The U.S. Military Is Determined To Make ‘Iron Man’ Really Happen

07.08.14 4 years ago 6 Comments


Back in February we told you about the military developing a high tech suit of armor called TALOS — Tactical Assault Light Operator Suit. (Yeesh. Almost as elegant as Strategic Homeland Intervention Enforcement and Logistics Division, guys.) Apparently their ambitious plan to have an Iron Man-like prototype by 2018 needed a kick in the pants, so special effects company Legacy Effects was hired to help. (You may know them from such films as The Terminator, Robocop, Captain America, and, yeah, Iron Man.)

Basically, the military has seen Iron Man 3 a bunch of times and they want to get in on the action.

In December of 2012, SEAL Team Six (yeah, that one) conducted a rescue mission in eastern Afghanistan to free a Colorado doctor being held hostage there.

As commandos stormed the compound, and freed the doctor, one SEAL was shot and killed. Afterward, Adm. William McRaven, the head of U.S. Special Operations Command who oversaw the SEAL Team Six raid in Pakistan that killed Osama bin Laden in 2011, decided his forces needed better protection. [Wall Street Journal]

And so, despite millions of dollars and decades of attempts prior to this to create a super suit, the U.S. Military is going to try, try again. So far they’ve put $80 million in to the project, which is a drop in the bucket as far as the Pentagon is concerned.

According to Military News:

“To do it right, they need about a billion dollars,” said an experienced industry official who works for a large defense firm. He asked that his name not be used for this story. “Twenty million dollars a year in an R&D budget— you couldn’t even develop a pencil on that.”

Iron Man Suit

The Wall Street Journal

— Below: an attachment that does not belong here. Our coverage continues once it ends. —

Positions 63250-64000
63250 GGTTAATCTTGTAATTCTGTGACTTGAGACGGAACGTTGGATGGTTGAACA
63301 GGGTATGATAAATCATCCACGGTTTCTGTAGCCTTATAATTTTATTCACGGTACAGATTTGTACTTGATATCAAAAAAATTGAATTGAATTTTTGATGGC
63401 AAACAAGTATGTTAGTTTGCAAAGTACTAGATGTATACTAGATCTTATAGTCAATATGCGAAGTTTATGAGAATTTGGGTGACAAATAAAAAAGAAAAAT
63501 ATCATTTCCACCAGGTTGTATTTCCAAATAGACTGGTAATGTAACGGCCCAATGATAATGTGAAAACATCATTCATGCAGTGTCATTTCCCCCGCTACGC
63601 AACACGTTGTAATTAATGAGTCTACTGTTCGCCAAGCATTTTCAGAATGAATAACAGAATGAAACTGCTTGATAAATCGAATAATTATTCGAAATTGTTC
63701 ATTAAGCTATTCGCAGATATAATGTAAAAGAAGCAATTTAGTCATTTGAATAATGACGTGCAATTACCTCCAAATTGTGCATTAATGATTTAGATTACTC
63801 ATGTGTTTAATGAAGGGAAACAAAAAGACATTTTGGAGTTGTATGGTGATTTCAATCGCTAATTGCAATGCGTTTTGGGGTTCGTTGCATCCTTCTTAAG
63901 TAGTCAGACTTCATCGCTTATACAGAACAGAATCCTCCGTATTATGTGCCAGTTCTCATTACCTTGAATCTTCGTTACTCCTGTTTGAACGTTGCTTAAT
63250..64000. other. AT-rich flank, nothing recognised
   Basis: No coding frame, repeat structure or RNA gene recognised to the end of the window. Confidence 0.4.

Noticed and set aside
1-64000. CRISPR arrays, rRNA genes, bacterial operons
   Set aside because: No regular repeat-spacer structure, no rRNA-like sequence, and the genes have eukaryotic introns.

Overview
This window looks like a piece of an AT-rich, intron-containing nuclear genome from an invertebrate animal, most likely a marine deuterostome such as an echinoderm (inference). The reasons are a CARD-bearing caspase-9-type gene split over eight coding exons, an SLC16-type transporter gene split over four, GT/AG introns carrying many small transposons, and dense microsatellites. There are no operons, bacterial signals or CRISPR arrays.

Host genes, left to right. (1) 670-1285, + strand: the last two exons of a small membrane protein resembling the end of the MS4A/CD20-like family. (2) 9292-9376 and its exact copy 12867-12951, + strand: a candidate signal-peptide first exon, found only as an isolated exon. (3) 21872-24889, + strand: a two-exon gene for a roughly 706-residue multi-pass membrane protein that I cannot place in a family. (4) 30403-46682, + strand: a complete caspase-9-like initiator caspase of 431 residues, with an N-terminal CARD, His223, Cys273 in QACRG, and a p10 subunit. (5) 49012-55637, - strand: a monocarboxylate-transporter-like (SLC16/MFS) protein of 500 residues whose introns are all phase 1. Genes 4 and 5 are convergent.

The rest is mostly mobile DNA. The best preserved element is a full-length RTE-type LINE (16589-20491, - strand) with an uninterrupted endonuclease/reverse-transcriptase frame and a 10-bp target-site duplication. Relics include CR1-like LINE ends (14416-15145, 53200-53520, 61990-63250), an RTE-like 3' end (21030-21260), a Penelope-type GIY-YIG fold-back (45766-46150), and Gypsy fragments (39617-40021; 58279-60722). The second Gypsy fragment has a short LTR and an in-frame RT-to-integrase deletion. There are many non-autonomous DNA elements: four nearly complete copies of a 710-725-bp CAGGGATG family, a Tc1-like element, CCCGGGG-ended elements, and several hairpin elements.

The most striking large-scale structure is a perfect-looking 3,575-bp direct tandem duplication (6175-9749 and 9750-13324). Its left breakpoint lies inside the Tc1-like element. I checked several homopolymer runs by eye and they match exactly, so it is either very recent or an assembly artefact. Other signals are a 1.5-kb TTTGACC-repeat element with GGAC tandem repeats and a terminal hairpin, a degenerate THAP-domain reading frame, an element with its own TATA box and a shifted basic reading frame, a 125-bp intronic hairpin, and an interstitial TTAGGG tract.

So far Legacy Effects is using 3D printers to create several different body armor designs quickly, with prototypes presented to the military in late June. They’re running in to a few problems, however. Their test subject had trouble running with the current metal exoskeleton design strapped to his legs, and the motor that powers it kept kicking out of gear. And with all the bells and whistles they want on the suit — an exoskeleton, a cooling system, repelling ammo while also being flame retardant and somehow transforming from a soft flexible suit to hard metal, all while trying to figure out a real-life J.A.R.V.I.S. style heads up display — researchers estimate they need 365 pounds of batteries to power it all.

Basically this thing’s not going to actually happen until Tony Stark invents the Arc reactor. (They maybe should’ve re-watched the first movie to fully grasp that part.) The military is hopeful that assembling a “think tank” of geeks from special effects companies, Canadians researching how sumo wrestlers fight, experts in medieval suits of armor, and companies known for designing hi-tech bionic prosthetics, will in the long run be more fruitful than throwing fistfuls of cash at contractors like they used to.

By the way, the name of the real person who died during that Navy SEALs operation is Petty Officer First Class Nicolas Checque. He was 28.

Via io9

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